If you're looking for a subtle drama, stay clear of "Woman on the Ledge" (at 9 tonight on NBC, Channels 4, 36 and 39). With its three primary characters operating in a near constant state of emotional crisis, this movie possesses all of the exaggerated theatricality of a daytime soap opera.
Indeed, "Woman on the Ledge" seems to have been made primarily with the large and loyal soap audience in mind. The cast includes a bevy of daytime television actors, most of whom prove suitably adept at conveying the type of overly broad emotions required in such heavy-handed melodramas.
The story revolves around three lifelong women friends. Initially, each seems to lead a comfortable, rewarding life. Quinn (Deidre Hall of "Days of Our Lives") is a high-powered businesswoman. Rachel (Leslie Charleson of "General Hospital") is an upper-middle-class housewife. Steffi (Colleen Zenk Pinter of "As the World Turns") is a talented classical pianist.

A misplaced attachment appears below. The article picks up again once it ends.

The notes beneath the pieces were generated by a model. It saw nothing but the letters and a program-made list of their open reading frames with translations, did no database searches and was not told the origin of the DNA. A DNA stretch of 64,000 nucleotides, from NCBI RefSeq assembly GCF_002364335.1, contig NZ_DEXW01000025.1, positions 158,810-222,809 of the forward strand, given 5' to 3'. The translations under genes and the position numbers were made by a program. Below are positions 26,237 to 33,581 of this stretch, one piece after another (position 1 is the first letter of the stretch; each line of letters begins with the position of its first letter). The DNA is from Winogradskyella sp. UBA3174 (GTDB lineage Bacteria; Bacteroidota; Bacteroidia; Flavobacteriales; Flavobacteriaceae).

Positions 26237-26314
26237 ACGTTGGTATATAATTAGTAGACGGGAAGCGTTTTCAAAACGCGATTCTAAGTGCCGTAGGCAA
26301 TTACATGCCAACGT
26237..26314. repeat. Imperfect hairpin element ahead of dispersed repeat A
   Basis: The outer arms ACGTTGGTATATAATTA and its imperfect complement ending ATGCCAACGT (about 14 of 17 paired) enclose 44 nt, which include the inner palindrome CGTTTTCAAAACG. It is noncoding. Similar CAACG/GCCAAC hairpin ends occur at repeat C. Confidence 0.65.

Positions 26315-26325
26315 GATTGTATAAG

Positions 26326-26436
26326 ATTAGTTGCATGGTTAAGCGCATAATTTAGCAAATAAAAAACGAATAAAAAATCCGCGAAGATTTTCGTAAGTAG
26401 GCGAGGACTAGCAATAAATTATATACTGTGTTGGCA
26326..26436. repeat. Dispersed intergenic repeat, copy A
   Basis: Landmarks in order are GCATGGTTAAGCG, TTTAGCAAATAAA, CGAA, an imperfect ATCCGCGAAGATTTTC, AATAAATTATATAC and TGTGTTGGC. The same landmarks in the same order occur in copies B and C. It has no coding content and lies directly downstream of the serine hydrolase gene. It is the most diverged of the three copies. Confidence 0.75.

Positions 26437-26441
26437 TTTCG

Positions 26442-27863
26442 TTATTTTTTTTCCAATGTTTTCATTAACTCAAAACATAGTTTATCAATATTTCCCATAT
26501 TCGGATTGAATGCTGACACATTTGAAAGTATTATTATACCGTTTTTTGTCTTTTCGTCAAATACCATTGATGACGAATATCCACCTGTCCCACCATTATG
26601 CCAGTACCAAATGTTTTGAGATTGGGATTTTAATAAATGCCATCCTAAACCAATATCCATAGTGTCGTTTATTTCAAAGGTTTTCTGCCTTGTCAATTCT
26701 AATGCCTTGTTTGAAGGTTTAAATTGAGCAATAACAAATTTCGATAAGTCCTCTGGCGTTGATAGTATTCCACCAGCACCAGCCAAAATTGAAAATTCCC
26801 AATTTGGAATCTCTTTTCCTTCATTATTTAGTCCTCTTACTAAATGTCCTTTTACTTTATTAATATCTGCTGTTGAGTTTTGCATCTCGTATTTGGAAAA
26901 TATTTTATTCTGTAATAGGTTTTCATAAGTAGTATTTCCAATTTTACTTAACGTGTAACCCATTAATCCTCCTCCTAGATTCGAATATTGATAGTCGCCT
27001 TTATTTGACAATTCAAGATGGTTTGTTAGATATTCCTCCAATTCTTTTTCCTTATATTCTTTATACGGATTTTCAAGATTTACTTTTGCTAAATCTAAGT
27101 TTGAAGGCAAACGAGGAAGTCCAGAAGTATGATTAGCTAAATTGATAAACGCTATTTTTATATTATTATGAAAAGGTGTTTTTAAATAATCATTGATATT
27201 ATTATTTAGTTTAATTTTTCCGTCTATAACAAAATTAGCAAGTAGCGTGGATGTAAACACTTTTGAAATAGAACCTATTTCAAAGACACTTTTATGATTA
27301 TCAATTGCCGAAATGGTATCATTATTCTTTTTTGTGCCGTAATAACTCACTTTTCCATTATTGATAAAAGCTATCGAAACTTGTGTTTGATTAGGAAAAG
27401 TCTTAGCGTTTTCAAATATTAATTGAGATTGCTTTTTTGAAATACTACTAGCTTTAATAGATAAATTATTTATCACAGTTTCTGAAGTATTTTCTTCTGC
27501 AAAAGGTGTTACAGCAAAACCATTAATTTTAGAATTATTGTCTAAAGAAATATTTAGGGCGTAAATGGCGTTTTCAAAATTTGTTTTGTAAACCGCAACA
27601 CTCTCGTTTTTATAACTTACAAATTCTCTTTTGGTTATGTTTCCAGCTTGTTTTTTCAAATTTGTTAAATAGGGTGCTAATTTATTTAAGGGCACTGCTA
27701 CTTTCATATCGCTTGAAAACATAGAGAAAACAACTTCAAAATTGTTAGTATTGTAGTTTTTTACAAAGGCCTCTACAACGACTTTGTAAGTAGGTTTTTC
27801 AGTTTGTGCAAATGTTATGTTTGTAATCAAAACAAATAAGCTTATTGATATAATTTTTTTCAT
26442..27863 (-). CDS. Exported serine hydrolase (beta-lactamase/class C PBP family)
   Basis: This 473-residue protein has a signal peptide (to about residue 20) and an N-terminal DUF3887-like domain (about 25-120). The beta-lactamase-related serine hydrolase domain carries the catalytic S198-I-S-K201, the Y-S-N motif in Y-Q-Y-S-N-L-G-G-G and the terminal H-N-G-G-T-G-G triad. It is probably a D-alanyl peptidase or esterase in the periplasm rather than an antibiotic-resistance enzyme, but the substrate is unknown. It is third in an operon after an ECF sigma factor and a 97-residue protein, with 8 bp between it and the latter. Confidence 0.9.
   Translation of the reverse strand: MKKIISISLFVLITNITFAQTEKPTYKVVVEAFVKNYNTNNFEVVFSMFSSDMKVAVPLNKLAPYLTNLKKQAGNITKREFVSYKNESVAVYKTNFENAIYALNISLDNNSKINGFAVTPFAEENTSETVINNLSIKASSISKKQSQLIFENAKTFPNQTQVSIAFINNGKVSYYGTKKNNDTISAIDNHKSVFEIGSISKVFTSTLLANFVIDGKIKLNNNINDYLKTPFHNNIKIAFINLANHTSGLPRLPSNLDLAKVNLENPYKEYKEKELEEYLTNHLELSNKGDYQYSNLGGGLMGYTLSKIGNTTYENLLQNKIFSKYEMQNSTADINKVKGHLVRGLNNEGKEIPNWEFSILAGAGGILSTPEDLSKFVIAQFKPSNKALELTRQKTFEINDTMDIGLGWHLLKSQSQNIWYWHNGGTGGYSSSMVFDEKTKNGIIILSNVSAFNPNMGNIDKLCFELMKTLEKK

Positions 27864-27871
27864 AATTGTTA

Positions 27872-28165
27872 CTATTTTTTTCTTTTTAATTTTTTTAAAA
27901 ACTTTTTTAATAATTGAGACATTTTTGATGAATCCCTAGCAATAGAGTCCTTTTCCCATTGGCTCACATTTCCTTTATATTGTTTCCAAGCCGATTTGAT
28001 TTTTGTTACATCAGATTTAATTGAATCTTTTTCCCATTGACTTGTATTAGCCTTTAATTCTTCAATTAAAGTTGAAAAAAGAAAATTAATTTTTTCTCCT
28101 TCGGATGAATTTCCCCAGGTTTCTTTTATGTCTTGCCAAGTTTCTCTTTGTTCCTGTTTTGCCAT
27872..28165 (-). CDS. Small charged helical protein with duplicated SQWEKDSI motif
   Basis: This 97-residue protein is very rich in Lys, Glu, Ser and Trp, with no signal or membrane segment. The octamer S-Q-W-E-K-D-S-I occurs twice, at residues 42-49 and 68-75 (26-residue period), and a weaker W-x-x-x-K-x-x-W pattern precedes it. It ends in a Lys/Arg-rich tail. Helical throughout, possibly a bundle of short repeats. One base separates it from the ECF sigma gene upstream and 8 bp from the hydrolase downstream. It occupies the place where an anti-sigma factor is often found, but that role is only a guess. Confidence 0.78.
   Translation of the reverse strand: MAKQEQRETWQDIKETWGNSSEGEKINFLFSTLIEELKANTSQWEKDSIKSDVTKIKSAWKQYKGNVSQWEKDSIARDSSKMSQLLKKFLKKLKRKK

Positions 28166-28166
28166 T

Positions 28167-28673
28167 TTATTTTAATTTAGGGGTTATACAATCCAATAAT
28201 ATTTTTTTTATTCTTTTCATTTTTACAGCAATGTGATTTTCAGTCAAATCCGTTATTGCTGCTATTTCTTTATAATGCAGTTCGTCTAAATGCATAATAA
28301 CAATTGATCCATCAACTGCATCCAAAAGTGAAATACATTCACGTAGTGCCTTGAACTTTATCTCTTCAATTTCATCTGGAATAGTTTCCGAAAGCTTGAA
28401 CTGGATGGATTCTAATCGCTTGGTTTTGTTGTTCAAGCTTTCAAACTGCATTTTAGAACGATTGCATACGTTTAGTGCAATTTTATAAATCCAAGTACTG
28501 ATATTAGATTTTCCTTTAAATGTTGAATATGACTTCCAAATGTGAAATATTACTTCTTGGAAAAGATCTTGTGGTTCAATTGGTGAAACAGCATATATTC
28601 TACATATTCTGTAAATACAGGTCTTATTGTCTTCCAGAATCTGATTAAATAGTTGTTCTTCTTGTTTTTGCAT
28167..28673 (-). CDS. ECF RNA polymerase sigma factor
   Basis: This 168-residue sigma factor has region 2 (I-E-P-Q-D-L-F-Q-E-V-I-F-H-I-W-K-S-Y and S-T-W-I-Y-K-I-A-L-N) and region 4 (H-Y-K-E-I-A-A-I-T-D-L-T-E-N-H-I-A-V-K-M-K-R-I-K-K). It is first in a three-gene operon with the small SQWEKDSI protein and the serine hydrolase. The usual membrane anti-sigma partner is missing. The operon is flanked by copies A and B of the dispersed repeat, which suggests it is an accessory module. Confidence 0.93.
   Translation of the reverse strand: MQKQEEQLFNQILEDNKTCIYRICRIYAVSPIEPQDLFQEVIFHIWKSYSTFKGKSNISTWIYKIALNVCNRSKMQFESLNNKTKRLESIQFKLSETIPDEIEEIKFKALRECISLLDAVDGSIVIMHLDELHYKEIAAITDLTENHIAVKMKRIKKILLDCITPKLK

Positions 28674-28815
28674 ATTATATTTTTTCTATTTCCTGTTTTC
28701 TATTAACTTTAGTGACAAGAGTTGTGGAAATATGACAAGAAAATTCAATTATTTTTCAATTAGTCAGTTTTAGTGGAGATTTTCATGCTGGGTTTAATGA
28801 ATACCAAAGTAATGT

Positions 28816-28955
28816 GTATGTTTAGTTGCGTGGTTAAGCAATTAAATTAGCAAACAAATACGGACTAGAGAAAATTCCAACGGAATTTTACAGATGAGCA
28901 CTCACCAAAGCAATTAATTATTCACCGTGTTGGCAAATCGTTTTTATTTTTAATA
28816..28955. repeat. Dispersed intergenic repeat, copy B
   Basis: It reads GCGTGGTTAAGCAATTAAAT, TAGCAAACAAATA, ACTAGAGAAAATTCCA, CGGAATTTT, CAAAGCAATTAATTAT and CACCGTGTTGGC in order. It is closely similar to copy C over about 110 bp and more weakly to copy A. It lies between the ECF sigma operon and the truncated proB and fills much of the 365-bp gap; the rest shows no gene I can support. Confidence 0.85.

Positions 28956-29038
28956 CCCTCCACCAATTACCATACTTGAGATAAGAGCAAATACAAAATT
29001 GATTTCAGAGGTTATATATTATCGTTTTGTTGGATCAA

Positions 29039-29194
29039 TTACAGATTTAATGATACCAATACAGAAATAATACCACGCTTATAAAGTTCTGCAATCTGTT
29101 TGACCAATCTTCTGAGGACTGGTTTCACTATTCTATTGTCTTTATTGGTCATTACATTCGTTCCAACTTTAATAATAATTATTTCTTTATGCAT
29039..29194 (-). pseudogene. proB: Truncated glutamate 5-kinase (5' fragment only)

Predictably, it doesn't take long for trouble to come crashing down on this idyllic setting. Advanced endometriosis threatens Quinn's ability to bear a child. Rachel begins to suspect her husband is having an affair. Steffi finds herself being manipulated by her unsavory therapist.
As with most soaps, "Woman on the Ledge" expends too much energy whipping up dramatic ways to make its protagonists miserable. Its producers may claim that they're tackling important, real-life issues, but with so much attention given to trauma and anxiety, very little room is left for thoughtful introspection, much less heady social examination.